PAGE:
Small Business

To Incorporate or Not?


By Karen E. Klein Q: I am a real estate agent, and many people tell me that I should incorporate for the benefits of taxation on my income. Is this true, false, or should I be doing something else? -- S.T., Coral Springs, Fla.

A: You need to talk to an accountant and give him or her specifics about your business -- how it functions and how money comes in and is spent -- before making this decision. The tax implications of incorporating and which type of corporation to choose are complex, and no generic "right or wrong" answer is possible. There are definite advantages to incorporating or forming a limited liability company (LLC), but annual expenses and paperwork are also involved that may make the process too cumbersome and expensive for you.

In general, incorporating does offer tax advantages, says David Eichman, a West Hollywood (Calif.) attorney who specializes in real estate and business formation. "Many real estate agents incorporate so they can pay themselves a formal salary and get other employee and retirement benefits that aren't available to a sole proprietor," Eichman says. "Health expenses can also pass through certain kinds of corporations."

MATTER OF PRESTIGE. Another benefit of incorporating is the limited protection from personal liability that goes along with the business entity. "This issue gets tricky when you're in a licensed profession like a Realtor, attorney, or accountant," Eichman warns. "People think that if they incorporate, they'll be able to get out of all lawsuits filed against them. But, for instance, if there's a malpractice claim against a licensed professional, a corporation does not shield him or her from liability."

For general business purposes, however, such as defaulting on a lease or general debt, a corporation does offer protection from personal liability.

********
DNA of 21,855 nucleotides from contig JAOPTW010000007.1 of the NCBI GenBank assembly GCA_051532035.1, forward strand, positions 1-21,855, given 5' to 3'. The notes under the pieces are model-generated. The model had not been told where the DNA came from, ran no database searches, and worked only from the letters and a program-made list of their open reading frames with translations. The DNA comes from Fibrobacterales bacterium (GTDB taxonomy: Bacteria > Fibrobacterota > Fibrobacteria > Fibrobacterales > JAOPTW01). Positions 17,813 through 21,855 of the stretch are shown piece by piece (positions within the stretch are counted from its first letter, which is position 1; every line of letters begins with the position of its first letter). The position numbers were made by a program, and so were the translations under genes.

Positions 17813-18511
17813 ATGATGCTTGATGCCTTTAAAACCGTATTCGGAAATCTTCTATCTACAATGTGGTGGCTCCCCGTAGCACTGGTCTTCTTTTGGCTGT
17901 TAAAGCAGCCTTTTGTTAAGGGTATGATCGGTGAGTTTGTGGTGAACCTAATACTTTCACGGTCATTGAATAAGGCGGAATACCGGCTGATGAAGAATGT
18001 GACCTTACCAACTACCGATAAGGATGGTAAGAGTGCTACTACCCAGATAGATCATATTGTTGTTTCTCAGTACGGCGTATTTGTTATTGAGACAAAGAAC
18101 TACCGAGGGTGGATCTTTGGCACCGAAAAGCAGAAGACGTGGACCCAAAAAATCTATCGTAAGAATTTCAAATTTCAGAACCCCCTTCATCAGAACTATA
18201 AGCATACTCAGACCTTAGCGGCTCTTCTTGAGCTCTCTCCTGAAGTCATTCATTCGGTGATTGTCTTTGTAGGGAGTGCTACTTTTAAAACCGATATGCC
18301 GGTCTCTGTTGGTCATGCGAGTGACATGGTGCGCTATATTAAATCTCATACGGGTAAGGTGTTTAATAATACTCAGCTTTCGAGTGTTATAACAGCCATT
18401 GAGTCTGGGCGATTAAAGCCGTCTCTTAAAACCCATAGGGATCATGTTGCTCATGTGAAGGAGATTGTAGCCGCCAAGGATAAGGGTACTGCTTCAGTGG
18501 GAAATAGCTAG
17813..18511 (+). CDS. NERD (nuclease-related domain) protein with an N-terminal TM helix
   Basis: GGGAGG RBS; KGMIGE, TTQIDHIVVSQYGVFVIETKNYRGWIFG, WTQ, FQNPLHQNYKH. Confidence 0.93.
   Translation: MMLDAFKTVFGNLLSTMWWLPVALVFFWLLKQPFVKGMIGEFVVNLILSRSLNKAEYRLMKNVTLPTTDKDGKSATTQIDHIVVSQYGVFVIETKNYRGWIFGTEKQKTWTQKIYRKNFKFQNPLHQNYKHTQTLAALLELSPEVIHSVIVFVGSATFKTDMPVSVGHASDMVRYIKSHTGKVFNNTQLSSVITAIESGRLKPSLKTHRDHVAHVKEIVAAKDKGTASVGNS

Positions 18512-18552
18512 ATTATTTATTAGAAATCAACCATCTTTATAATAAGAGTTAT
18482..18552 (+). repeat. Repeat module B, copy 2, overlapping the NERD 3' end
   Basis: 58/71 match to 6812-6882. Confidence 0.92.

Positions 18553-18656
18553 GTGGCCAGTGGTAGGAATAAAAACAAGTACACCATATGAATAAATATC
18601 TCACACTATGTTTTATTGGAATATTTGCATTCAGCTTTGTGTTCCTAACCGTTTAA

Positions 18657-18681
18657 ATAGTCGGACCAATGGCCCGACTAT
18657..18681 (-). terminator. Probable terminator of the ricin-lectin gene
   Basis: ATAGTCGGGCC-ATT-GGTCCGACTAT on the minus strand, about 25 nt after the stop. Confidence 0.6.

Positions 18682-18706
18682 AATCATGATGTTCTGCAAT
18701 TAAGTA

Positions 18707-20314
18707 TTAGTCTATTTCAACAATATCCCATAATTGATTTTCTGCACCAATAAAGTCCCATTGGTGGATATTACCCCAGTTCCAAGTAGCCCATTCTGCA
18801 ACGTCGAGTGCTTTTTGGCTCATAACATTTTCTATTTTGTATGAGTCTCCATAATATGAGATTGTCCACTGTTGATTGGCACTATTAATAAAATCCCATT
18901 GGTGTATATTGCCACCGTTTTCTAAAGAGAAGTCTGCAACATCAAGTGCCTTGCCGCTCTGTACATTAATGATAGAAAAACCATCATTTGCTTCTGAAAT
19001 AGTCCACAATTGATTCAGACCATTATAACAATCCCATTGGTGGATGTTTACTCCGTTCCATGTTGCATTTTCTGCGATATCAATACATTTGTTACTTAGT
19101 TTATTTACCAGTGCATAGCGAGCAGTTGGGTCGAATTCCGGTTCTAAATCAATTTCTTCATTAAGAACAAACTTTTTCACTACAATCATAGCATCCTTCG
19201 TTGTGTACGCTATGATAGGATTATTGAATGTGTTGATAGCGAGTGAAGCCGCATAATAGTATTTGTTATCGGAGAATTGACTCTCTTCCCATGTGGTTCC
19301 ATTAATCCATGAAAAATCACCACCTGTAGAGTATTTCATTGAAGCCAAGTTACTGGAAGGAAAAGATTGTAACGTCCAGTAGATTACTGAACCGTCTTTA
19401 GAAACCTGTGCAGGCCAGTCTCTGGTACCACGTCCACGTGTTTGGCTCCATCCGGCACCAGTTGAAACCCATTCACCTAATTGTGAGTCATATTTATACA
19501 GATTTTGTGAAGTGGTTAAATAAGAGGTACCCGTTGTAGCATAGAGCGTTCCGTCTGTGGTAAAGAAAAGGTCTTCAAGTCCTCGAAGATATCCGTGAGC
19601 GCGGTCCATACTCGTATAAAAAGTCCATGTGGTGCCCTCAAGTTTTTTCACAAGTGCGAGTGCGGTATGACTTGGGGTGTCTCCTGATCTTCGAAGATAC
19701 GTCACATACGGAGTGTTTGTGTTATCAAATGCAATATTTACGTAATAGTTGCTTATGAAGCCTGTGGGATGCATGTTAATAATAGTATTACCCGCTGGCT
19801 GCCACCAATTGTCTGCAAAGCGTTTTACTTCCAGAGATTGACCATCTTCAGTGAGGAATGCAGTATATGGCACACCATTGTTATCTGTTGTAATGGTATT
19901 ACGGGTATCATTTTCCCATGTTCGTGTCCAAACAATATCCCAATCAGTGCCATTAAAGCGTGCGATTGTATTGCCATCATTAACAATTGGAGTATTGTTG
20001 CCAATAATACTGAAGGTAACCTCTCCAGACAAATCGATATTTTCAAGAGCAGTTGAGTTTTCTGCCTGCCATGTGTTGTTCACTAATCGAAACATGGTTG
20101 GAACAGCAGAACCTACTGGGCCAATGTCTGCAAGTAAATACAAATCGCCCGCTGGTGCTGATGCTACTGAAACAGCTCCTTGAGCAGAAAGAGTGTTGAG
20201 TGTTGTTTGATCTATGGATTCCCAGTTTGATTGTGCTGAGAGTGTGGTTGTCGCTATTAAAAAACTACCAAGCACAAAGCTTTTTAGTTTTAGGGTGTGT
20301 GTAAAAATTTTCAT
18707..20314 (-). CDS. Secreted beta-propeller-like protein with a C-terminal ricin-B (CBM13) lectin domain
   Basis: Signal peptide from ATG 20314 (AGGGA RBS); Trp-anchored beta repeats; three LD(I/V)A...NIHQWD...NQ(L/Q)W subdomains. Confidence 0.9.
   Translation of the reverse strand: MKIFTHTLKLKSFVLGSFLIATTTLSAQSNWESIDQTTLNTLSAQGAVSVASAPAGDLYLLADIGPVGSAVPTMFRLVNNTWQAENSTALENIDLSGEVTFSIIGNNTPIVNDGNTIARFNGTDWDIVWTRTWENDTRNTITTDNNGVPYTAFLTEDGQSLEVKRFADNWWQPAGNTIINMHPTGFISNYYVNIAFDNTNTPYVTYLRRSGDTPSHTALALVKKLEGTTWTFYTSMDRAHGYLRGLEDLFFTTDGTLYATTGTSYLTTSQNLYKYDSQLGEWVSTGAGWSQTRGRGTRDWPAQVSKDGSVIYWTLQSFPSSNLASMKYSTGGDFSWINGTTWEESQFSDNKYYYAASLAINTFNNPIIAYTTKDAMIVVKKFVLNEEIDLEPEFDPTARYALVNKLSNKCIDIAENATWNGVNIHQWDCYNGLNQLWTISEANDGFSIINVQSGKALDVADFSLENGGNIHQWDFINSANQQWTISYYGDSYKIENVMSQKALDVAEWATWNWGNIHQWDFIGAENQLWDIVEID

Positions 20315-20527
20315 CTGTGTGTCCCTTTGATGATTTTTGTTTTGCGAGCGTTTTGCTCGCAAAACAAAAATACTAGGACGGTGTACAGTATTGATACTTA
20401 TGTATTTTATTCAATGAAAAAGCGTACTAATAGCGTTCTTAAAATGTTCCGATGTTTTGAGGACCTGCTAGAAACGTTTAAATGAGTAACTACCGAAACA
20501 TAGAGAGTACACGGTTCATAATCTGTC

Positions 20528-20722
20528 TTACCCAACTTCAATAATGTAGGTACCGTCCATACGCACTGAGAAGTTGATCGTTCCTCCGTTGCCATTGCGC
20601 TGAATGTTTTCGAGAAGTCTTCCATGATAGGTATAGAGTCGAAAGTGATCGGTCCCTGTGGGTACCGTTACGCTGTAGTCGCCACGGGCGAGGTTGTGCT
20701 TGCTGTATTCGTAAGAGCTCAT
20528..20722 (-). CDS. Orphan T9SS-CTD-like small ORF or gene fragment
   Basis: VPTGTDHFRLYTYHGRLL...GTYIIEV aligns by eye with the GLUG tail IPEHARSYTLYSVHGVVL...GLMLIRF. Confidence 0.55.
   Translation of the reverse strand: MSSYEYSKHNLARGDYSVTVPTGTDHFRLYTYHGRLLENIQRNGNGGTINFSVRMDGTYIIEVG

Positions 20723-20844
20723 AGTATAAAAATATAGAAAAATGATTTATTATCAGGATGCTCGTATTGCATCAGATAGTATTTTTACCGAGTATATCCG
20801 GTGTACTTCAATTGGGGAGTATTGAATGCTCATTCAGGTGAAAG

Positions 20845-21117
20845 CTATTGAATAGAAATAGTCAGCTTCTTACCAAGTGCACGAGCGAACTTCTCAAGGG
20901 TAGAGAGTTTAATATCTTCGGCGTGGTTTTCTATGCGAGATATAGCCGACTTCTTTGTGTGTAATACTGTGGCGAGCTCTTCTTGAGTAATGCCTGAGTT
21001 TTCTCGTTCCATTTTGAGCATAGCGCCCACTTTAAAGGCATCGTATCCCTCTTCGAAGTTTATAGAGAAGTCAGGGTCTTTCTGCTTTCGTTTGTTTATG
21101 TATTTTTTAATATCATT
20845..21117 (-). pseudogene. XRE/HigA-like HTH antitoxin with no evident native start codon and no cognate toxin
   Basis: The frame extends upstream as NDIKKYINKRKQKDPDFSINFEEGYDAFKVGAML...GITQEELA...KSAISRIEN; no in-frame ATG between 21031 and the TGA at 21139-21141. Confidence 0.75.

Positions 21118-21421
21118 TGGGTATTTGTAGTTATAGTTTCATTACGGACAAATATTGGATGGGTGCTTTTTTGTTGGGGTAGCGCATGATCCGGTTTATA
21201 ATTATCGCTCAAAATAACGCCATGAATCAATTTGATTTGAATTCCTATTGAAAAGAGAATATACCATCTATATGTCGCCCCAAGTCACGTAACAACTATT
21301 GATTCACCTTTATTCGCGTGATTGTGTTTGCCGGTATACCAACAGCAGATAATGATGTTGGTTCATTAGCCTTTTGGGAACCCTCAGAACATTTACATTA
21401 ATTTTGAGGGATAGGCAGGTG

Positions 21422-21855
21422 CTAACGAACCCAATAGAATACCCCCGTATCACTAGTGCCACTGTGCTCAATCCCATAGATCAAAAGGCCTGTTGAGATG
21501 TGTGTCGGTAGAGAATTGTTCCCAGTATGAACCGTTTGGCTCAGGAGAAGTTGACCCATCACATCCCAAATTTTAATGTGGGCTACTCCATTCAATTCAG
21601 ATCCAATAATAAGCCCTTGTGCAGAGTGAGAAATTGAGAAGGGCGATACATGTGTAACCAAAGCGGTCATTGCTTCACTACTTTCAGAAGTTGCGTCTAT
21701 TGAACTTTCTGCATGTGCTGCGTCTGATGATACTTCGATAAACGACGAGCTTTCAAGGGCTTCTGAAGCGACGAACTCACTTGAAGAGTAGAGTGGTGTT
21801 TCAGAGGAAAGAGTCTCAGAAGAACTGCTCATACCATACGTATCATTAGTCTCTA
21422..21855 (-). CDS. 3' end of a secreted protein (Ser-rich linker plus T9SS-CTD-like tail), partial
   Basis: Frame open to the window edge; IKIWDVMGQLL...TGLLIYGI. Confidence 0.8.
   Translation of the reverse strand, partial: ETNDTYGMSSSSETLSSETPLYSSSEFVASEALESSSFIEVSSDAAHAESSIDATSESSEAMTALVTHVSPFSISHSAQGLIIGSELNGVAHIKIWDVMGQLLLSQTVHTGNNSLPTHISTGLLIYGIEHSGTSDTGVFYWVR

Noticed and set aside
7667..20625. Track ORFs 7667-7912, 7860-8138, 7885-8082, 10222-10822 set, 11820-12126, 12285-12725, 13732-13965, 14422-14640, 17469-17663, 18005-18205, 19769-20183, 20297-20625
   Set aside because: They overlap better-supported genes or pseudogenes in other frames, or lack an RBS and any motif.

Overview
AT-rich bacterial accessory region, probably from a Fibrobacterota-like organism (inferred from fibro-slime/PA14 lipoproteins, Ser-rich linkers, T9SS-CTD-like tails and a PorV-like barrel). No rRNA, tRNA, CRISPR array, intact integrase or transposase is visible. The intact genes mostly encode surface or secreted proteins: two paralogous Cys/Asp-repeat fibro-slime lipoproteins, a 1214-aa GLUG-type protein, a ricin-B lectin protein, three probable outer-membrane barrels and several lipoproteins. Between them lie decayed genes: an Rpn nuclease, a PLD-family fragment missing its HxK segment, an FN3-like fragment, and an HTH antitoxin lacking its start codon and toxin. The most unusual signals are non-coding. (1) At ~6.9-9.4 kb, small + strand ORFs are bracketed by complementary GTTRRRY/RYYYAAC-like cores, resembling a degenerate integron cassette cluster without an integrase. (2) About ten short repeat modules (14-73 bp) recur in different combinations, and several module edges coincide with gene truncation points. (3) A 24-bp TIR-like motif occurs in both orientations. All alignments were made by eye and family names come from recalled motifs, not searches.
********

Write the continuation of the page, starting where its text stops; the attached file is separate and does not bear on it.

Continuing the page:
A third reason to consider incorporation is the prestige factor that comes with the "Inc." after your business name. If potential clients see that you're operating as an incorporated entity, they know right away that you have the money and the business acumen to set up a corporation. This may count for something in the way they view you as a professional. And if you serve clients outside your immediate geographic area, they won't necessarily know how big your real estate outfit is.

Says Eichman: "You may be sitting alone in an office, but if they're calling Joe Johnson, president of ABC Realty Inc., that's different than calling Joe Johnson, sole proprietor."

Have a question about your business? Ask our small-business experts. Send us an e-mail at smartanswers@businessweek.com, or write to Smart Answers, BW Online, 45th Floor, 1221 Avenue of the Americas, New York, NY 10020. Please include your real name and phone number in case we need more information. Only your initials and city will be printed. Because of the volume of mail, we won't be able to respond to all questions personally. Karen E. Klein is a Los Angeles-based writer who covers entrepreneurship and small-business issues


American Apparel's Future
LIMITED-TIME OFFER SUBSCRIBE NOW

(enter your email)
(enter up to 5 email addresses, separated by commas)

Max 250 characters

 
blog comments powered by Disqus